A Full Quiver: Court of Appeal Upholds Arrow Declarations

The Court of Appeal has upheld two judgments, of Arnold J and Henry Carr J, refusing to strike out claims for Arrow declarations in Fujifilm v AbbVie [2017] EWCA Civ 1. While the claimant in this case still has to make out its full case to obtain the declaration, the Court of Appeal’s judgment is important in confirming that Arrow declarations will be available in suitable cases.

What is an Arrow declaration?

In the UK a patent cannot be challenged until it grants. However, under section 69 a patentee can, after grant, claim damages for acts committed prior to grant if they would have infringed the patent (subject to certain provisos relating to changes in the claims). This regime has the potential to create a substantial damages liability for businesses which commercialise technology that is subject to an as-yet ungranted patent.

An Arrow declaration allows a claimant to obtain a declaration that their intended product or process was disclosed or would have been obvious at the priority date of a patent application of concern. Obtaining such a declaration does not have any effect on the validity of any patent application or its ability to grant.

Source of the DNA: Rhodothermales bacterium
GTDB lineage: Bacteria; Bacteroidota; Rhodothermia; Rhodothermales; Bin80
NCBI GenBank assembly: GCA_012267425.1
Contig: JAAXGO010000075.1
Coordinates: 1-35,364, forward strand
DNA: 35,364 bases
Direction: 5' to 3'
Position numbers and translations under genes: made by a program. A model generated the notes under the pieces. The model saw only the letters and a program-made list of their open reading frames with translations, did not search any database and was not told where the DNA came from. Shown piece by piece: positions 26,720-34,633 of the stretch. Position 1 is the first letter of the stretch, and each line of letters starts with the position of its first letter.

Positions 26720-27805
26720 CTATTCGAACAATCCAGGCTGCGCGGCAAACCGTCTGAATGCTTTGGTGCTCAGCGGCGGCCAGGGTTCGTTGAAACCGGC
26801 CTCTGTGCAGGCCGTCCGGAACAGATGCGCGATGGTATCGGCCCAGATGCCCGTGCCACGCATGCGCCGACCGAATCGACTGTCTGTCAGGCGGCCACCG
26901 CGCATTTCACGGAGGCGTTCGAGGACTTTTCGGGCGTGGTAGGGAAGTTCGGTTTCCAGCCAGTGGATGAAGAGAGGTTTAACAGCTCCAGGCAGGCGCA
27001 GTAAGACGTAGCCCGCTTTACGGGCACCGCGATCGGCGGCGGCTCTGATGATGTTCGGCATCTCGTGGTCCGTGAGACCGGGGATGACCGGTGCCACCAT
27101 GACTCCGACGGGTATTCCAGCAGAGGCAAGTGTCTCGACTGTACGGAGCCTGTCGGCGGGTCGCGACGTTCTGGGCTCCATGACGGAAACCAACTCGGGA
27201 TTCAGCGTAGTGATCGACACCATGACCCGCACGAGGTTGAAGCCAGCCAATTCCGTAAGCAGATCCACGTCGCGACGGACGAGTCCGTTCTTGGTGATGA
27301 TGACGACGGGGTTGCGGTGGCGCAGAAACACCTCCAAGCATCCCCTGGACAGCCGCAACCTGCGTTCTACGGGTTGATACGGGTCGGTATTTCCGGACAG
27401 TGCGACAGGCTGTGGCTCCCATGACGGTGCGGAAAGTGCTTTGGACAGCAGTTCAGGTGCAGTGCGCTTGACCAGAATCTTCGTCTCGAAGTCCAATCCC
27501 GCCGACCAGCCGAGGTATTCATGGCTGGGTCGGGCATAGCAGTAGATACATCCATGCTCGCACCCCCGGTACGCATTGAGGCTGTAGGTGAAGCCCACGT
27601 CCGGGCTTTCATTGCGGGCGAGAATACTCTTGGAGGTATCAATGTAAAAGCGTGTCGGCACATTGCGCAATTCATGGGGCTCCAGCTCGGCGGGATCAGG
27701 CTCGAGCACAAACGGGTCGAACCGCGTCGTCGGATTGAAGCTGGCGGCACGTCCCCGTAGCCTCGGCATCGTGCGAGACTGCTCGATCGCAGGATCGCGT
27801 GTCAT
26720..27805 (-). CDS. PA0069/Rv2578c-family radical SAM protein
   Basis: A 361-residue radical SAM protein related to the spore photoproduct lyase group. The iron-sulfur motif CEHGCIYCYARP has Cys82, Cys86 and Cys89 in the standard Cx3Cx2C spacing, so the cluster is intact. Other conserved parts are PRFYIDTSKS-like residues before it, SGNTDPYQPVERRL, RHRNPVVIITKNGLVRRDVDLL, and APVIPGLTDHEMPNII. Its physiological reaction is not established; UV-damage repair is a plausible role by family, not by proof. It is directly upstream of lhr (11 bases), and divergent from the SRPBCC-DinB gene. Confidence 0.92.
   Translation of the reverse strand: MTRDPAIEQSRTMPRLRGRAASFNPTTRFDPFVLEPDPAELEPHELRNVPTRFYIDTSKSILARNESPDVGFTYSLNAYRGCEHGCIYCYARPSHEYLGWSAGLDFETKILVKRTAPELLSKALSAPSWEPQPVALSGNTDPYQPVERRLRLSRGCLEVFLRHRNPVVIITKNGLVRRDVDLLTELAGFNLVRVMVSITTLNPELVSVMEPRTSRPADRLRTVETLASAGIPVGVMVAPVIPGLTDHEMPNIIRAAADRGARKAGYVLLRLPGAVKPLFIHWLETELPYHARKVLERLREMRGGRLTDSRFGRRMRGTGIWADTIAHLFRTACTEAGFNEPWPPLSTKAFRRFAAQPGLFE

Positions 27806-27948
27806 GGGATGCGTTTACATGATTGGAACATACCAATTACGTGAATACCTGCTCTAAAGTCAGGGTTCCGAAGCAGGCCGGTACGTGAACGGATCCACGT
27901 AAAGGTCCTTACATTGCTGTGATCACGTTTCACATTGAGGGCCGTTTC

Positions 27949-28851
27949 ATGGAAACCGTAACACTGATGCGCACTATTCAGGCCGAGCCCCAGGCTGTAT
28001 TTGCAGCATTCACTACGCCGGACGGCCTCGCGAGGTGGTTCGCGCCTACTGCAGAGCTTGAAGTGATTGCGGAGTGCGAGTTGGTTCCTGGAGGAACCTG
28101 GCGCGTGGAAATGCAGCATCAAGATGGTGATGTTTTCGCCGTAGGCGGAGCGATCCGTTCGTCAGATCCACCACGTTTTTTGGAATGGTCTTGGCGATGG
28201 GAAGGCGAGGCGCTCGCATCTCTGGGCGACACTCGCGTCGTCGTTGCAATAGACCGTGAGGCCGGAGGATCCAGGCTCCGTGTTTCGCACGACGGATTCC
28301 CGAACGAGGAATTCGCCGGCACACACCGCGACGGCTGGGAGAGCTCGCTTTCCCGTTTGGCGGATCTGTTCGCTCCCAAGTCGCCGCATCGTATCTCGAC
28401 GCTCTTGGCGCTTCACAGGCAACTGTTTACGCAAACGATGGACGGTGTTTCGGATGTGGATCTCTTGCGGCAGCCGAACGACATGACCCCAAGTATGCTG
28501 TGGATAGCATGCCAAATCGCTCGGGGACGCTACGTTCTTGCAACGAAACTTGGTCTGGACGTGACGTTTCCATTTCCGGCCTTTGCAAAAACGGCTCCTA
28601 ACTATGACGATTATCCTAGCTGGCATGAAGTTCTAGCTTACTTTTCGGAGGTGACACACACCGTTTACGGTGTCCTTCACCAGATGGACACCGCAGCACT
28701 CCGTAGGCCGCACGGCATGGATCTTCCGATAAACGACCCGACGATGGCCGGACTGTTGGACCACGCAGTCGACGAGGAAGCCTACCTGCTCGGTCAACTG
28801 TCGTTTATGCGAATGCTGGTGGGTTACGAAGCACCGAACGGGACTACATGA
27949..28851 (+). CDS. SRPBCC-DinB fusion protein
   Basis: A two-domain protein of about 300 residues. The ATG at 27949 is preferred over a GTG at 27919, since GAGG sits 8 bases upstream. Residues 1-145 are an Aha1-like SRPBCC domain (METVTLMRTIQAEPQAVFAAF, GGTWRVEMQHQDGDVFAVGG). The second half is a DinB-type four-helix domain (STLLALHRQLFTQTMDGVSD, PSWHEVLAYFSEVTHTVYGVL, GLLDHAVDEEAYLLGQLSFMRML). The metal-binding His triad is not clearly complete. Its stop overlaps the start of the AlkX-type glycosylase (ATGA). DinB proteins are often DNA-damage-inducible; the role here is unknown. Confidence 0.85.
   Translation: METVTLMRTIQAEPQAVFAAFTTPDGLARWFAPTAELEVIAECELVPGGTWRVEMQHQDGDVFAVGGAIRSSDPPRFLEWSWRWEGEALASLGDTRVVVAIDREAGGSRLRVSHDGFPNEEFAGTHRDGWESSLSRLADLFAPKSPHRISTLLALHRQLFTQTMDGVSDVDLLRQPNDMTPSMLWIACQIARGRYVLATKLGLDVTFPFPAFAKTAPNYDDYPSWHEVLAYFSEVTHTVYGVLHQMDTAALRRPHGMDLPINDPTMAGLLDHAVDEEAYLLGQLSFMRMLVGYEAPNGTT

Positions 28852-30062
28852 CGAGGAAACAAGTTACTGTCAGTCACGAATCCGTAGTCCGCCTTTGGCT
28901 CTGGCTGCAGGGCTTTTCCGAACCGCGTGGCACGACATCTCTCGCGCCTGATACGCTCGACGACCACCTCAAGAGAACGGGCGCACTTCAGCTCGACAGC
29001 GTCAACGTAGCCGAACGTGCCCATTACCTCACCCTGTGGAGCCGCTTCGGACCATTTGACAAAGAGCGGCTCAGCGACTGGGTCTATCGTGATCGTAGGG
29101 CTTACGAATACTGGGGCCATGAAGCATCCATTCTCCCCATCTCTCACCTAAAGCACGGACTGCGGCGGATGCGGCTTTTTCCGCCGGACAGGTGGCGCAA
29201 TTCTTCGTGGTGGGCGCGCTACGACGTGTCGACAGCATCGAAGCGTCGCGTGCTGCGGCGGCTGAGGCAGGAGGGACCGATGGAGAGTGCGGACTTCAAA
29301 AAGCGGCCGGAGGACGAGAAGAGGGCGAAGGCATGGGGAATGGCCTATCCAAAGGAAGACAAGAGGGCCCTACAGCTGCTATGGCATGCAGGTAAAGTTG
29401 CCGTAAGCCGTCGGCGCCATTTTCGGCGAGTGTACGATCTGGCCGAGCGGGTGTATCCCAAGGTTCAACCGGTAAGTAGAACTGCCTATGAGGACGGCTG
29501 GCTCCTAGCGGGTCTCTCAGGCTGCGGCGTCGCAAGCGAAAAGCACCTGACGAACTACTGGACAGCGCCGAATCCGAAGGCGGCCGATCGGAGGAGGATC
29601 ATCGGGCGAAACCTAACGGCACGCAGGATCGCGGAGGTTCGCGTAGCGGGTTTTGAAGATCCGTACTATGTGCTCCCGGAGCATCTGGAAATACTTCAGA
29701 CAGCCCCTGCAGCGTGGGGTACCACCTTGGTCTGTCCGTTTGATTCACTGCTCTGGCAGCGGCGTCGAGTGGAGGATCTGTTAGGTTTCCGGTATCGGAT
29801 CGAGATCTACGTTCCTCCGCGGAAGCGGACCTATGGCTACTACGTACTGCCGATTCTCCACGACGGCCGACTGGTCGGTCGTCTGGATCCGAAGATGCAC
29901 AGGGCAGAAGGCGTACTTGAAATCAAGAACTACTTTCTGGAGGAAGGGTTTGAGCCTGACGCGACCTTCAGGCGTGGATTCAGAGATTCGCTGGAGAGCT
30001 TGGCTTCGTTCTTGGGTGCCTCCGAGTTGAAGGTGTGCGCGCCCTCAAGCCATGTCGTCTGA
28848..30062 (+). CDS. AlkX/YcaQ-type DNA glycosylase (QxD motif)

However, if a patent grants in the future and is asserted against the party which has obtained the Arrow declaration, the declaration can be deployed by way of a ‘Gillette’ defence: if the product or process was obvious then a patent which it infringes is. The advantage of using the Arrow declaration is that the claimant can test the position before launching their product and thereby incurring any damages.

The first Arrow declaration was obtained in Arrow Generics v Merck [2007] FSR 39 where Kitchin J (as he then was) refused to strike out a claim for a declaration of this kind concerning Arrow’s proposed pharmaceutical product, alendronate. The decision was not challenged on appeal and did not go to final judgment.

However, both in that case and in the Fujifilm v Abbvie litigation the patentees raised various arguments to the effect that the Patents Court has no jurisdiction to grant Arrow declarations because they amount to a challenge to validity yet are not one of the permitted kinds of proceedings in which validity may be put in issue under the Patents Act 1977.

Criteria for an Arrow declaration

The Court of Appeal did not set out detailed criteria for obtaining Arrow declarations, holding rather that the detailed principles should be developed by the Patents Court. The Court did hold that the usual principles applicable to the granting of declarations apply to Arrow declarations, i.e. in particular that the declaration would serve a useful purpose and whether there are any special reasons for or against granting the declaration. The Court also noted that the mere existence of a patent application is not a sufficient reason to enable a party to obtain an Arrow declaration concerning subject matter covered by that patent application.

In the original Arrow case the claimant relied on the fact that it had attempted

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